Right from the Star-Chamber! Wholly Moses Another Coutnry Heard from Another Presidential Candidate declines the Nomination! Big Little Franklin Puts in its Disclaimer and Begs to be Heard Before the Big--(June)--Bug Convention... And on and on.
I can find nothing for Mr. Penn, who claims that this is Volume 3 Number 2 of a magazine called The Revelator (June 1888), a magazine that doesn't seem to exist in the holdings of the massive WorldCat/OCLC. The message of the slim and fragile pamphlet is--in the most kind appreciation possible--unclear. There seems to be a lot of political something going on, though it is a tangled webby road. Much of the center stage seems occupied by the election of 1888, when President Cleveland was renominated in a peaceful convention, but then bested by Republican challenger Ben Harrison in the electoral college in one of those elections where most stuff seemed to be going relatively fine in the United States. (Cleveland would come back to defeat Harrison in 1892.) So references to something like "Big Little Franklin" might actually refer to Benjamin Franklin Jones (1826-1903) who was the chair of the RNC from 1884-188 and the force behind the failed James Blaine nomination in '88. Some references are obscure but solid, and some are just obscure and unsolid, and others turn the deep corner of obscure and fly into the arms of mondo bizarro.
Perhaps it was all just theatre. And perhaps it was the work of someone who had some money and insisted of giving a platform to his black-and-white kaleidoscope, and had the thing printed (if not published) there in Concord, Pennsylvania, in 1888 (also known here as "J.P. 6600").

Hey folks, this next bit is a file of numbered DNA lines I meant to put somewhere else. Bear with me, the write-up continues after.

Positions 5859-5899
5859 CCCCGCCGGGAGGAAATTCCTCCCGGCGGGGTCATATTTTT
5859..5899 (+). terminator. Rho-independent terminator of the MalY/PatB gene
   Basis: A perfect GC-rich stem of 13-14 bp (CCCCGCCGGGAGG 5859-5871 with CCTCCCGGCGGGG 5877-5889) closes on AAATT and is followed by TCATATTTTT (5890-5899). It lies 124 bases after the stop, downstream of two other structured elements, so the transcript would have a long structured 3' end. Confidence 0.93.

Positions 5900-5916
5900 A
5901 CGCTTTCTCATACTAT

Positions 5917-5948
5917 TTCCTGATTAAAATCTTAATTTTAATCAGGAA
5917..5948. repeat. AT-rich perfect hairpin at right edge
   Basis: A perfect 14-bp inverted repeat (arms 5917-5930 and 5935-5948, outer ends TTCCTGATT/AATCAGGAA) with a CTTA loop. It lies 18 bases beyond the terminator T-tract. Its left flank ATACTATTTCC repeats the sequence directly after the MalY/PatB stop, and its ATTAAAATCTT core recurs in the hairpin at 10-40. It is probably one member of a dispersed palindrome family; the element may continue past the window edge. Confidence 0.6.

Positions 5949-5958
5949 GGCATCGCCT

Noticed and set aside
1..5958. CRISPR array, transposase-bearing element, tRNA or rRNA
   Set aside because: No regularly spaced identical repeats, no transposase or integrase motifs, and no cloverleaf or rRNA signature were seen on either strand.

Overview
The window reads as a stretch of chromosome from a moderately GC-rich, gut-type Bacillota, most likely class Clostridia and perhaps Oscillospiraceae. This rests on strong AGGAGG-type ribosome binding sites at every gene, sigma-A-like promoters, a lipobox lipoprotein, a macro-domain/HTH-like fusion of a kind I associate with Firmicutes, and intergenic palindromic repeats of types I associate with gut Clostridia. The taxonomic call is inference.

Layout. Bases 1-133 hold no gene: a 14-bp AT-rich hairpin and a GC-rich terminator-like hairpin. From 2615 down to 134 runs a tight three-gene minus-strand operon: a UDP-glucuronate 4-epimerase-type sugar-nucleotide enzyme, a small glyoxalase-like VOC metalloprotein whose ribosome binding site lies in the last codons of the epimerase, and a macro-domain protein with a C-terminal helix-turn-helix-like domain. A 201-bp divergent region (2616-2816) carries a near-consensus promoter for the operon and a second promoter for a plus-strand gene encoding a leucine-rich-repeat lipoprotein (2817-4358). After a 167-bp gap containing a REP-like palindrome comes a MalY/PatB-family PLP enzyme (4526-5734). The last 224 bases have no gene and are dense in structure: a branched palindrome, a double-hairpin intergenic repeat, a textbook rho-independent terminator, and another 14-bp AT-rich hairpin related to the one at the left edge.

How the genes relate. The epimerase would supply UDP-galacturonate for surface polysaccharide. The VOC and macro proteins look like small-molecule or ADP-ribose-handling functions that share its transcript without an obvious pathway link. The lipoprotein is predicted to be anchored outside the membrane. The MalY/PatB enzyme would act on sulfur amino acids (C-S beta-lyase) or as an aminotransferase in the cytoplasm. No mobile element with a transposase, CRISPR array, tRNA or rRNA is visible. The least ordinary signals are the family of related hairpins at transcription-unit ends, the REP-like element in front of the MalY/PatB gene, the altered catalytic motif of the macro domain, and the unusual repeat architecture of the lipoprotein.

Here's the last page--the pamphlet is too delicate to open and scan any of the interior--perhaps this is enough:
Vision from the inside out, or from another version of the outside-in, from the very Outside, can be very fruitful things, idea-engineers, inspirations. They might have real insight of lasting applied value, or imaginary insight into the unexpected and imagined, with nothing of immediate or future values save for sense impressions that might trigger thinking in unexpected ways or areas.
There are occasionally great finds in mounds of experimental thinking that find a foothold in the outside world, such as in the case (further) below of Robert Fludd. Fludd (1574-1637) was a Welsh-born, London-based (and Oxford- and Padua-educated) astrologer, Paracelsian physician, occultist, Qabalist, hermeticist, semi-cosmologist and energetic thinker who found inspiration and solution in many ususual areas, some of which didn't really exist.
For example, a visionary of a different sort, as his celestial sphere will show:
Fludd’s (1574-1637) features a complicated astrological existence well beyond the point of Copernicus. In addition to everything else, real and imagined, Rosicrucianism and astrology and puffy-birds, Fludd looked deeply into the real stuff of the world in this book in addition to all of the other make-believe--optics, the musical intervals, perspective drawing, hydraulic engineering, construction of lifting machines, military engineering and many other interesting, physical science topics. But this drawing, right there on the title page, reveals Fludd’s real interests and shows what governs what he does. Everything else, the math and and the physics, services this need. Of course the image is beautiful, which is why it is here, but it is also a deeply personal, exploitative, cover-all for the things that Fludd *wanted* to find.